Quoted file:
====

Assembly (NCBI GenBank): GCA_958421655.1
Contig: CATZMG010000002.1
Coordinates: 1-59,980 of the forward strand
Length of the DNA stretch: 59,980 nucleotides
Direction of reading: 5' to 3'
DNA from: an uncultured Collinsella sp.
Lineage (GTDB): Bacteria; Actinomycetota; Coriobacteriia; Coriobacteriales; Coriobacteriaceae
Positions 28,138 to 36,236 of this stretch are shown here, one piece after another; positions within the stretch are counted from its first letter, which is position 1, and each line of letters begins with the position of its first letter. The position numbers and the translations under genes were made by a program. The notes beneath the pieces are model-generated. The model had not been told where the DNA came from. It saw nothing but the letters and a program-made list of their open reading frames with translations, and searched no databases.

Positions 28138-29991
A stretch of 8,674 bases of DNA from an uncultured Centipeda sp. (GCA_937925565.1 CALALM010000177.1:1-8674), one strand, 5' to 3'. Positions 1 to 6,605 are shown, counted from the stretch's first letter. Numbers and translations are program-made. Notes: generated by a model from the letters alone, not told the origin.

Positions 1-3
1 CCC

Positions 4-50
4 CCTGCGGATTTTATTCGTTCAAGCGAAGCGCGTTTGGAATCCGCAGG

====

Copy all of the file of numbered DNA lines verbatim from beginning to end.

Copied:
Assembly (NCBI GenBank): GCA_958421655.1
Contig: CATZMG010000002.1
Coordinates: 1-59,980 of the forward strand
Length of the DNA stretch: 59,980 nucleotides
Direction of reading: 5' to 3'
DNA from: an uncultured Collinsella sp.
Lineage (GTDB): Bacteria; Actinomycetota; Coriobacteriia; Coriobacteriales; Coriobacteriaceae
Positions 28,138 to 36,236 of this stretch are shown here, one piece after another; positions within the stretch are counted from its first letter, which is position 1, and each line of letters begins with the position of its first letter. The position numbers and the translations under genes were made by a program. The notes beneath the pieces are model-generated. The model had not been told where the DNA came from. It saw nothing but the letters and a program-made list of their open reading frames with translations, and searched no databases.

Positions 28138-29991
A stretch of 8,674 bases of DNA from an uncultured Centipeda sp. (GCA_937925565.1 CALALM010000177.1:1-8674), one strand, 5' to 3'. Positions 1 to 6,605 are shown, counted from the stretch's first letter. Numbers and translations are program-made. Notes: generated by a model from the letters alone, not told the origin.

Positions 1-3
1 CCC

Positions 4-50
4 CCTGCGGATTTTATTCGTTCAAGCGAAGCGCGTTTGGAATCCGCAGG